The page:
India v England, 2nd Test, Mohali December 18, 2008

India must be wary of backlash

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Given that Mohali pitches tend to have a bit more bounce than other Indian ones, Harmison should survive the cull, and with two spinners a necessity rather than a luxury, it should be Anderson who sits out


Despite his rib injury, Kevin Pietersen could be the sort of X-factor for England that Virender Sehwag is for India © Getty Images
 

The last time India played in Mohali, Australia were thrashed by 320 runs. The last time England played here, the same lack of ruthlessness that undermined their challenge in Chennai allowed India to romp to a nine-wicket victory on the final afternoon. In 2001, a Mohali Test had effectively been lost on the opening day, with Harbhajan Singh taking five wickets as England went from 200 for 3 to 238 all out.

That game was played in the first week of December and conditions for this game shouldn't be too dissimilar. Back then, India's spinners took 15 of the 20 wickets, with Anil Kumble taking six in the second innings. For England, Richard Dawson took four wickets on debut, but ended up conceding 134 runs as well. Monty Panesar and Graeme Swann, assuming both play, will need to do considerably better if England are to avoid the sort of hammering that Australia got in October.

Kevin Pietersen admitted that the state of the pitch had made him delay selecting a team until the eleventh hour. There was a smattering of grass on the surface, but it was also dry enough to seem extremely spin-friendly. Against Australia, Amit Mishra took 7 for 106 and Harbhajan 5 for 96. Given the abrasive nature of the pitch though, reverse-swing was likely to be as big a factor. There were dry patches on the main square, and every likelihood of the ball getting scuffed up pretty early. Against Australia, Ishant Sharma and Zaheer Khan were getting it to reverse within the first 15 overs, and Pietersen accepted his bowlers would need to use the old ball much better than they had in Chennai.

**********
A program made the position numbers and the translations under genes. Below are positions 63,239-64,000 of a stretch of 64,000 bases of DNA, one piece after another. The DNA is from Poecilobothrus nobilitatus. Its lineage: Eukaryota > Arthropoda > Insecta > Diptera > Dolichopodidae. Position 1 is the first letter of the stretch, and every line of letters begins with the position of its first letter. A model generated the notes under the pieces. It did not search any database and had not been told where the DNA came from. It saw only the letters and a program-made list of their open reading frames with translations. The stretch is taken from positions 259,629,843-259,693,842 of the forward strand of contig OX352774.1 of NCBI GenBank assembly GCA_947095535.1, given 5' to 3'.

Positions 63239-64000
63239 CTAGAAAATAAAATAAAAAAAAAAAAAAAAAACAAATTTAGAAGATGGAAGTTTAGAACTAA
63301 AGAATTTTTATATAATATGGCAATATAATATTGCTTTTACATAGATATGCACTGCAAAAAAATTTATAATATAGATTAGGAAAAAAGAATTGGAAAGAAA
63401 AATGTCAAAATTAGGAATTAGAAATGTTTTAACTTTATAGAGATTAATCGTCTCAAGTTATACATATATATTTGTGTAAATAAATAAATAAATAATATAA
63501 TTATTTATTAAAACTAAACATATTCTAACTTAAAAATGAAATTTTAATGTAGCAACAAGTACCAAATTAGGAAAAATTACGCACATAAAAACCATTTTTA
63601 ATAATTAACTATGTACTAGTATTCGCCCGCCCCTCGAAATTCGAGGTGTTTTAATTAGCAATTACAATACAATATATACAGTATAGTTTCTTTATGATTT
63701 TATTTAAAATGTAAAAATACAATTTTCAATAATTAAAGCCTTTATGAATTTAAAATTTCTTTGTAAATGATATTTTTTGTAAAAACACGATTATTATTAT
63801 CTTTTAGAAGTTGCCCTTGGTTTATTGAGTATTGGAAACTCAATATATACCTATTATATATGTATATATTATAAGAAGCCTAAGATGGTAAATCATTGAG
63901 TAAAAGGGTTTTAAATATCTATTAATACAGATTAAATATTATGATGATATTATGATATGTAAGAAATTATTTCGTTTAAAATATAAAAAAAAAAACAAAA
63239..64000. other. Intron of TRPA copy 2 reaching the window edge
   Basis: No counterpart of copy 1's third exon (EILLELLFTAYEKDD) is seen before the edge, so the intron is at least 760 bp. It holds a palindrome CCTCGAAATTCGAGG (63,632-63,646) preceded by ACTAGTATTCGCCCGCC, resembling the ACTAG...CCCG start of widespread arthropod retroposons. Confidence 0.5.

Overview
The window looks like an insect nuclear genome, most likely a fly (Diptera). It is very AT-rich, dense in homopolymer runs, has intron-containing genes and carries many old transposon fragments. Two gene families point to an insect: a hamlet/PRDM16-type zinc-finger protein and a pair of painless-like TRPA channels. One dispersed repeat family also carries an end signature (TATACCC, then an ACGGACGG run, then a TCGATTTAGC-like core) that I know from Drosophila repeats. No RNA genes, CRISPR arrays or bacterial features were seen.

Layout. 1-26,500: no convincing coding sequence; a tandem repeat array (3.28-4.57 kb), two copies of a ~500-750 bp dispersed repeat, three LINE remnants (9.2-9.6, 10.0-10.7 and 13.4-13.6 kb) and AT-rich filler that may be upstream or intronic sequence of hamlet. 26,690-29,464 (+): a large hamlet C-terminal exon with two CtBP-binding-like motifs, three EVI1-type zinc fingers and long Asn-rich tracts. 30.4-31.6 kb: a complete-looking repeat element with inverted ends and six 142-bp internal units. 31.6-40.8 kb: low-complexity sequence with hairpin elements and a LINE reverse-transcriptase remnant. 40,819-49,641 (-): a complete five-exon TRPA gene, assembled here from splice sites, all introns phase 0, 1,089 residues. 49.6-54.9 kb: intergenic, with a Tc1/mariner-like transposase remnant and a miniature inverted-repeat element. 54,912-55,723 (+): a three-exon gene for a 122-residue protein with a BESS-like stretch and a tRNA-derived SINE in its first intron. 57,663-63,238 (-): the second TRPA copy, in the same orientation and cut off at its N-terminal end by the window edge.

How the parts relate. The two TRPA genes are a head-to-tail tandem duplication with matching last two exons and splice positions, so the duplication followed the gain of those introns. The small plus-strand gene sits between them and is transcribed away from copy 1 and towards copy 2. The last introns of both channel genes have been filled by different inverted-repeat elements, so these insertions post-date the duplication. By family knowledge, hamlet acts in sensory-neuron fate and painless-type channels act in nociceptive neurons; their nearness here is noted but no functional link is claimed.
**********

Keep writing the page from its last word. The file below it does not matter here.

India had no selection issues to ponder. The Rahul Dravid question continues to vex the media, but as Sachin Tendulkar suggested after the Chennai win, the team isn't unduly concerned. "Rahul isn't a good player, he's a great player" was Tendulkar's assessment, and the only question heading into this match was whether he would bat at his customary No. 3 slot, or move down two places to No. 5.

England would have been encouraged by Matt Prior's performance in Chennai after replacing Tim Ambrose, but have issues to resolve regarding the key No. 3 slot. Ian Bell was anonymous in the first Test, and Owais Shah, who made a superb 88 when England won in Mumbai to level the series on their last tour, must surely come into contention. With Stuart Broad, so impressive in the one-day series, also fit to play, the bowling line-up will also be tweaked.

Only Andrew Flintoff and Swann, in patches, impressed in Chennai, and Steve Harmison, James Anderson and Panesar are all under threat of losing their place. Given that Mohali pitches tend to have a bit more bounce than other Indian ones, Harmison should survive the cull, and with two spinners a necessity rather than a luxury, it should be Anderson who sits out.

India's victory against Australia was set up primarily by the openers, who added 252 over the two innings. England got both early in the first innings in Chennai, but failure to do so at the second time of asking cost them the game. Getting Sehwag early is no guarantee of success, but it certainly goes a long way.

As admirably as Andrew Strauss and Paul Collingwood battled in the first Test, what England need is someone that can provide the same sort of X-factor that Sehwag does. If he can emulate his feats of 2006, when he scored 70 and 51, Flintoff could be that man, but the more likely candidate is Pietersen. A broken rib is undoubtedly a hindrance, but as he likes to stress, Pietersen is nothing if not a winner. After not contributing in Chennai, India should be wary of a backlash.